El abogado del ex jefe paramilitar manifiesta que “estoy de acuerdo con la Corte cuando dice que es imposible llegar a una verdad absoluta del conflicto. Pero estas macro-sentencias deben contar la verdad para garantizar la no repetición. Hay víctimas que a pesar de contar ya con las sentencias, no han sido indemnizadas después de un año, y también hay temor entre los postulados que después de tanto tiempo queden libres y no quede muy clara su situación. Hay que pensar desde ahora en las seguridades jurídicas”.

Hasta este punto del proceso es claro que lo que falta para terminar es bastante: de cuatro partes del proceso de juzgamiento se ha avanzado parcialmente en la primera y faltarían otras tres, que en la práctica serán más extensas. El reto de alcanzar las 16 macro-sentencias anunciadas por la Fiscalía en el tiempo en que se lo propuso y, al mismo tiempo cumplir con los requisitos de la Ley de Justicia y Paz, recae casi completamente sobre los hombros de magistrados y fiscales.

No obstante, la responsabilidad de que esta se logre se extiende a diversas entidades que intervienen en el proceso. Por ejemplo, tan solo que un postulado no vaya a una audiencia programada porque el Inpec no hizo el traslado, o que no se haga una transmisión de una audiencia ente víctimas en un lugar remoto por razones técnicas, puede retrasar un caso varias semanas.”

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Inspector General Alejandro Ordóñez “trashes” Democracy in Bogotá, ousts Mayor

plaza-de-bolivar The Bolivar Plaza during one of the mobilizations in support of Petro. Photo credit: http://thellamadiaries.wordpress.com/2013/12/13/petro-and-the-challenges-of-colombian-democracy/

Today the Inspector General of Colombia, Alejandro Ordóñez Maldonado, ignored appeals by Bogota Mayor Gustavo Petro Urrego to stay his suspension from public office for 15 years.

This is a significant development in Colombian politics – in a politically conservative nation, the progressive former-guerrilla Mayor occupied what is commonly referred to as the most important job in the country after the Presidency. Ordóñez’s destitution now has given a major political blow to Colombia’s divided Left.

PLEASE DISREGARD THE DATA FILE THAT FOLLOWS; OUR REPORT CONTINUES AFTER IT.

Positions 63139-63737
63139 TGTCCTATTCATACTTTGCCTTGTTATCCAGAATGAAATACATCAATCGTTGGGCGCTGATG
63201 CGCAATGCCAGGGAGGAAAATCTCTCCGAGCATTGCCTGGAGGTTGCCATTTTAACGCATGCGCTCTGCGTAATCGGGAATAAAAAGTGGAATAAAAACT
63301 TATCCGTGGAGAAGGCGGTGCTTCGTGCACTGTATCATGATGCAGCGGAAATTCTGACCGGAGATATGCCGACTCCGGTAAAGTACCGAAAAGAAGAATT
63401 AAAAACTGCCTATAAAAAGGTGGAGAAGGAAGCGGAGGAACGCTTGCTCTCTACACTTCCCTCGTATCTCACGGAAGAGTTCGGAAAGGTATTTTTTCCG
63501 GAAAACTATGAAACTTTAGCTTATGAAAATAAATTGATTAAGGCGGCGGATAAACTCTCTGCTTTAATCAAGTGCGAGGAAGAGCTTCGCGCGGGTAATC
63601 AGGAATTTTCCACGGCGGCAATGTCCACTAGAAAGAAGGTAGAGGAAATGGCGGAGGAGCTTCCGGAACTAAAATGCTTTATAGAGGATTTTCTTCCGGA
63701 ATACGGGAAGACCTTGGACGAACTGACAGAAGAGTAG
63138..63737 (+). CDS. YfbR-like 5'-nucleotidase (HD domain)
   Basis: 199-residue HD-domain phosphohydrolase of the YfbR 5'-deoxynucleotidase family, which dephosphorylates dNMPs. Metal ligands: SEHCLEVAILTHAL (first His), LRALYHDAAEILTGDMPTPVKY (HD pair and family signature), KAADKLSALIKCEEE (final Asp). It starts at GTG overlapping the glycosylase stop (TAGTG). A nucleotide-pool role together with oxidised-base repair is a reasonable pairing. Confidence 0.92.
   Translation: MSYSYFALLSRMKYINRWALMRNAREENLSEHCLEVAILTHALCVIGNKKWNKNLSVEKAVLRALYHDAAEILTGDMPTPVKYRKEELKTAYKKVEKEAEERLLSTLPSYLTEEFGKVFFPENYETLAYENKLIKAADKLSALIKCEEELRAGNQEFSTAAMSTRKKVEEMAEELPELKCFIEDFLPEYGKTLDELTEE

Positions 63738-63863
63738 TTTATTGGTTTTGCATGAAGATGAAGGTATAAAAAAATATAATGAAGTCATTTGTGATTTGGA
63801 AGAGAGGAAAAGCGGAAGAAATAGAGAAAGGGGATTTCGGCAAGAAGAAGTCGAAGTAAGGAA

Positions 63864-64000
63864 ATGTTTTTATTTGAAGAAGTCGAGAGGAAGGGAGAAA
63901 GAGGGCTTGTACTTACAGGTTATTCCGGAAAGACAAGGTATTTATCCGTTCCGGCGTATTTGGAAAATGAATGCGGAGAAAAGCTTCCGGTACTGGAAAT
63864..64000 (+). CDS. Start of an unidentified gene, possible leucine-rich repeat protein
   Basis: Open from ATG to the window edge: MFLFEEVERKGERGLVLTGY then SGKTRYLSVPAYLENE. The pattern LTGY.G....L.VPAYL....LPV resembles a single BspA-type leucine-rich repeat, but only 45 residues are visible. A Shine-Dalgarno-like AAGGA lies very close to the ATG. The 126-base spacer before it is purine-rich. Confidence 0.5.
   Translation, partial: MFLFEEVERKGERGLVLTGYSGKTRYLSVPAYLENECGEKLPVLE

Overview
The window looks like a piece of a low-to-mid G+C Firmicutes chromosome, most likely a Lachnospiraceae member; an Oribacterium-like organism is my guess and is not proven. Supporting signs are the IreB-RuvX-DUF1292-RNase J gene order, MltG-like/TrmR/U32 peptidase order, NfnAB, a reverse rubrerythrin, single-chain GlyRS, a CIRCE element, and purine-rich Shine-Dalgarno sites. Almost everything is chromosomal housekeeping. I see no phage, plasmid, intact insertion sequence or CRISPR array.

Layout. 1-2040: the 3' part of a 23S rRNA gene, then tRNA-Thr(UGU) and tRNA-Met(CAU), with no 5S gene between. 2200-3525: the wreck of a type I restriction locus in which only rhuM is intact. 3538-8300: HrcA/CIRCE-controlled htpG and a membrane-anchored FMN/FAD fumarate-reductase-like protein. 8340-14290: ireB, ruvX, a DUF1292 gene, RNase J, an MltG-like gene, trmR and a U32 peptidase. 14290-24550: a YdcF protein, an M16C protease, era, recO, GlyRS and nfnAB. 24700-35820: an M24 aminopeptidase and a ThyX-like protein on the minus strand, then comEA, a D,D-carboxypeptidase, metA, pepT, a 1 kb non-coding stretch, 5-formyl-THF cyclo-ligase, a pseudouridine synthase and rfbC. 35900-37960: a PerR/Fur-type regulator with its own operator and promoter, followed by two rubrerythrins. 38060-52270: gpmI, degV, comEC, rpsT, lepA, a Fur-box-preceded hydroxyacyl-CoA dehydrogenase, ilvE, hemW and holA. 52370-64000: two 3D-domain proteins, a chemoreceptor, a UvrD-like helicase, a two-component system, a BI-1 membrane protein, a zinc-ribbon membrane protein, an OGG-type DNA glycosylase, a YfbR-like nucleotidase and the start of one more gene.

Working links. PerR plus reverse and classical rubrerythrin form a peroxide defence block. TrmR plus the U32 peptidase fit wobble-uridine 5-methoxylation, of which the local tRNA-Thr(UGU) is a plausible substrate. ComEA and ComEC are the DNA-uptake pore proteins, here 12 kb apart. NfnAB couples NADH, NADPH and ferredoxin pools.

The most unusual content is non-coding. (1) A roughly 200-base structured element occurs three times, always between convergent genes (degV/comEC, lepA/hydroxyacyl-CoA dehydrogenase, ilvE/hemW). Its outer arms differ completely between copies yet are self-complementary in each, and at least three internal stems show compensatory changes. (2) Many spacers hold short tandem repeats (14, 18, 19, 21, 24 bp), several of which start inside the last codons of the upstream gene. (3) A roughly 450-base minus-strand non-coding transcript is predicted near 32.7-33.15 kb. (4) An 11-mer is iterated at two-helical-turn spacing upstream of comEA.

Petro must now leave the office of Mayor.

The Inspector General (IG) accused Petro of violating the right to free enterprise and threatening the health of bogotanos by trying to deprivatize the Bogota’s garbage collection services. In December 2012, the reluctance of the elites who own the extremely profitable garbage collection business to help with the Mayor’s project (and some argue, mistakes made by Petro on the procurement of new garbage trucks) effectively left the 8 million people of Bogota without garbage collection services for a few days.

The IG has become a very symbolic figure in Colombian politics; he is a fierce defender of former President Alvaro Uribe Velez, a staunch social conservative known for his anti-gay views, a devout Catholic, and a vocal opponent to the government’s peace talks with the FARC in Havana. Ordóñez has been criticized in his role as Inspector General for being soft on politicians close to Uribe or implicated in the ‘parapolitics’ scandal/being accused of having ties to paramilitary groups.

Others have pointed out how Ordóñez’s destitutions are perhaps an example of a flaw by design within Colombia’s institutions, or an overreach of the IG’s mandate. In the last few years, Ordóñez has destituted several mayors and dozens of other politicians, most notable Sammy Moreno (former Mayor of Bogota) for corruption scandals, Alonso Salazar, the former Mayor of Medellin for denouncing his electoral opponents as having ties with paramilitaries, and Piedad Cordoba Ruiz for allegedly having ties to the FARC. Some see these destitutions as cleaning up corruption in Colombian politics. However, in the cases of Salazar, Cordoba, and now Petro many more are arguing that Ordóñez is using his authority of being able to dismiss politicians from their offices for misconduct as a form of Inquisition against progressive and left-leaning leaders.

Petro was a divisive Mayor – during his time, reactionary elements within the city were organizing a petition campaign to re-call him from office. Petro is also a former member of the M-19 guerrilla movement.

However, others see him as a progressive force in the capital city. He helped support LGBT rights, set up an office for attention/service to displaced people and victims of the armed conflict, introduced a gun ban leading to Bogota having one of the lowest murder rates in Latin America (comparable to that of Chicago in the states), and made the deprivatization of the garbage services his flagship battle against the city’s economic elite. Petro, originally a member of the Left-wing Polo Democratico, distanced himself from the party after a corruption scandal with Mayor Sammy Moreno Rojas (who is a member of the Polo).